Budget accommodation firm Hostelworld has warned of a quarterly profits hit of up to €4 million due to the spread of coronavirus.

The OTA suffered a slump in bookings since late January due to the impact the virus has had on global travel demand.

“As coronavirus has spread from region to region, we have observed a material reduction in bookings and an increase in marketing cost as a percentage of net revenue,” the company said.

“This has been driven by a significant reduction of bookings from free channels, an increase in longer lead time cancellations across all channels and an increase in investment in paid channels to partially offset the bookings decline in free channels.

“Given that the depth and duration of the virus outbreak is impossible to forecast at this time, we are unable to calibrate its effect for the balance of the year.

“However, if near term trends were to persist to the end of March we estimate the impact to ebitda [earnings] to be in the range €3 million to €4 million for Q1 2020.

“With continued tight cost control and our strong cash generative characteristics, the group remains resilient in volatile market conditions.”

The update came as Hostelworld posted a 9% fall in 2019 earnings to €20.5 million, described as being in line with market expectations.

Overall net bookings declined by 5% year-on-year with net revenue down by 2% over 2018 to €80.7 million.

The average net booking value was up by 3% to €11.97.

Chief executive Gary Morrison revealed that an extensive list of potential takeover targets were under consideration as part of merger and acquisition plans.

He said: “Following the group’s return to growth in 2019, I see significant opportunities to build a broader catalogue of experiential travel products beyond hostel accommodation.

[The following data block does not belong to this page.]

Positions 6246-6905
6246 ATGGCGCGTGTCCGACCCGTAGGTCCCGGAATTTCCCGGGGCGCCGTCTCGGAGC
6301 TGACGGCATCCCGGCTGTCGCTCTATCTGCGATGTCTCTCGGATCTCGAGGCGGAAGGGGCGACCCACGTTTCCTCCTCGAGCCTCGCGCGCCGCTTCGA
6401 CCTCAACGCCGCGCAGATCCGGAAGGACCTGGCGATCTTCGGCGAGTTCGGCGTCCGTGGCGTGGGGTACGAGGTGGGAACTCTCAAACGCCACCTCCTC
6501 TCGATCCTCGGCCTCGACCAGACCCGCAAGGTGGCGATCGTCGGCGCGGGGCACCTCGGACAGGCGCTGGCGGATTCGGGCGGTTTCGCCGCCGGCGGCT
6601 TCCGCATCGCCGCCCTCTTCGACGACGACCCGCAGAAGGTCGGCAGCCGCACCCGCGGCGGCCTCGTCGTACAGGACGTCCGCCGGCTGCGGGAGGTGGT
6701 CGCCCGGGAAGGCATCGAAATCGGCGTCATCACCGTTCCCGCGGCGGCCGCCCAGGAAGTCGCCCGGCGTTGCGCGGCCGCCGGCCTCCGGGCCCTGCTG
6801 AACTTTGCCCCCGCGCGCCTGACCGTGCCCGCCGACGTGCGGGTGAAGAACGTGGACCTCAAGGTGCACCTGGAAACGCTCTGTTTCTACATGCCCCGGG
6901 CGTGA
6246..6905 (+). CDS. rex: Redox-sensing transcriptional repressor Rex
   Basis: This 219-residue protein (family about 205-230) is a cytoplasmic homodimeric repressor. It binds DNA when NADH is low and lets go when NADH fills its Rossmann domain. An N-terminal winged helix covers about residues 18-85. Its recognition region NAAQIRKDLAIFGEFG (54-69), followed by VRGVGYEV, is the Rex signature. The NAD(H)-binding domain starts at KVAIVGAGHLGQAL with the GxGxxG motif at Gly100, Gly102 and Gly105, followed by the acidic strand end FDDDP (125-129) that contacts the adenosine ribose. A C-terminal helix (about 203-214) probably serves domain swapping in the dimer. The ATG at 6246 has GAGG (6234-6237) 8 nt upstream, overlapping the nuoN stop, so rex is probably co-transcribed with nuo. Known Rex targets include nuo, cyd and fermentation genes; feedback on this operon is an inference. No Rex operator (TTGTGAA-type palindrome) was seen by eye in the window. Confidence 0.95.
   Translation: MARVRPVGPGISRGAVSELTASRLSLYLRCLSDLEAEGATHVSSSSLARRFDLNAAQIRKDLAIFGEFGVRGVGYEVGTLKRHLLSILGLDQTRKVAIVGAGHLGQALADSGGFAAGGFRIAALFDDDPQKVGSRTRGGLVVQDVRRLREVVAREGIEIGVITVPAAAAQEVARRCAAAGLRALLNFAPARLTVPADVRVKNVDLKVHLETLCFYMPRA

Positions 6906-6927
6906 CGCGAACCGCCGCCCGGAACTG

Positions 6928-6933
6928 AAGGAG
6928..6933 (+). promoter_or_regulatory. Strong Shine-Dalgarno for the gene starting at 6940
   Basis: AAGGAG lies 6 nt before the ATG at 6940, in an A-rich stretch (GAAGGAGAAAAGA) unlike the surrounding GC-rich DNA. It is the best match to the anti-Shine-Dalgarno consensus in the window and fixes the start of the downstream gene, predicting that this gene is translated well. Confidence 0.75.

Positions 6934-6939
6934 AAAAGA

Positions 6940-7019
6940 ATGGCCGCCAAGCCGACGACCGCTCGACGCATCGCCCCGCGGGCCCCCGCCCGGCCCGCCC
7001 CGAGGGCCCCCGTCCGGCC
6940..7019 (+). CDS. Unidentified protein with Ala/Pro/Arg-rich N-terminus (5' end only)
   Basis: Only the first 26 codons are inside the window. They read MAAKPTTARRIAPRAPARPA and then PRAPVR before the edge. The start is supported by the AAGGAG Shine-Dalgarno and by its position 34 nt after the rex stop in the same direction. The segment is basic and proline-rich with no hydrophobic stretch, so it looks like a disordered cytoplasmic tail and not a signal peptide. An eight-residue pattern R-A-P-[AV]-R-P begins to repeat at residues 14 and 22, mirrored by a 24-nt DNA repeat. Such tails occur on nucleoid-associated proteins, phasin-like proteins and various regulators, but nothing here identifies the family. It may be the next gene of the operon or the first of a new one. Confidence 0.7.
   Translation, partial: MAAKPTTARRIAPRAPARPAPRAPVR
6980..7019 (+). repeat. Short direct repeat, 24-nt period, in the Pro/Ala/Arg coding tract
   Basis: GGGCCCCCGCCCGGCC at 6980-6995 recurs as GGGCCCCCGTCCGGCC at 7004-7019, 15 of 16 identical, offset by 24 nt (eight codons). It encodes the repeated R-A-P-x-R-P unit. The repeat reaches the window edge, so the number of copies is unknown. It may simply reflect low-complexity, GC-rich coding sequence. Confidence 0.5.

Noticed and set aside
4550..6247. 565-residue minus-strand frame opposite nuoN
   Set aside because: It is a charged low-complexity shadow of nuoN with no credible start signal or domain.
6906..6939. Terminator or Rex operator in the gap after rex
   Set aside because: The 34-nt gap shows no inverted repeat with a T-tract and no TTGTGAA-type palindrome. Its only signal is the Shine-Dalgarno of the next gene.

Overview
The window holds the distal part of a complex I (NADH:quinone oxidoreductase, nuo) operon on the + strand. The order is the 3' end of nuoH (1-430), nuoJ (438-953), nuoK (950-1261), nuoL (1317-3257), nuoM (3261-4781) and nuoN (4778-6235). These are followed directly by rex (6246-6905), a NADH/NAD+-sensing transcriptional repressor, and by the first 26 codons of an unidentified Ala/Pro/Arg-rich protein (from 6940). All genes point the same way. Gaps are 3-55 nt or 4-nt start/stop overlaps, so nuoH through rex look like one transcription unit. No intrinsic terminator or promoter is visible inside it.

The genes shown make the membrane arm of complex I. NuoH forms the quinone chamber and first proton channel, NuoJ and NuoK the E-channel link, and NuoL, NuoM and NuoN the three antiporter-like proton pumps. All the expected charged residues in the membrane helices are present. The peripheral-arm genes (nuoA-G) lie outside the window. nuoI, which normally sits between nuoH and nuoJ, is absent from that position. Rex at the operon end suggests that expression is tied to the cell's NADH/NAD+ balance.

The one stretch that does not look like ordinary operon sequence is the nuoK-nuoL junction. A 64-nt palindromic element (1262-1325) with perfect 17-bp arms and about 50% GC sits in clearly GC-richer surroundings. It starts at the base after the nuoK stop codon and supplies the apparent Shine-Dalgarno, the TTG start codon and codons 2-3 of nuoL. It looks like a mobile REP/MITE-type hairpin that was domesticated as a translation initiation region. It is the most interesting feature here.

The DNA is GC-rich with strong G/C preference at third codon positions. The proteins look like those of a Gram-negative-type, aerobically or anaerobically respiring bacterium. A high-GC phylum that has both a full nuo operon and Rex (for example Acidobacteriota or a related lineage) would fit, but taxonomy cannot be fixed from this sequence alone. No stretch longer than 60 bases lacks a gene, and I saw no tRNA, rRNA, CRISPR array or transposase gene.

“These types of experiences may include opportunities to study, work or volunteer abroad, with hostel stays featuring as part of an extended itinerary.

“Our research would also suggest that this market is very fragmented, with many different marketplaces and business models.

“With the group’s deep knowledge of experiential travellers built up over 20 years, our trusted brand, and a loyal and relevant customer base, I believe we are uniquely positioned to help both our existing customers and new experiential travellers meet the world together with other like-minded travellers.

“To execute this strategy, the group has increased its focus on potential merger and acquisition opportunities in the past six months and built an extensive pipeline of potential targets.”

He added: “Overall, the group sees significant potential for the further deployment of capital to enhance future growth through both organic and inorganic investment opportunities.

“As a result, the Board has taken the decision to rebase the dividend policy.

“A rebased progressive dividend with a pay-out of between 20%-40% of adjusted profit after tax will enable investment in organic and inorganic opportunities which should see shareholder return increase in the medium to long term.”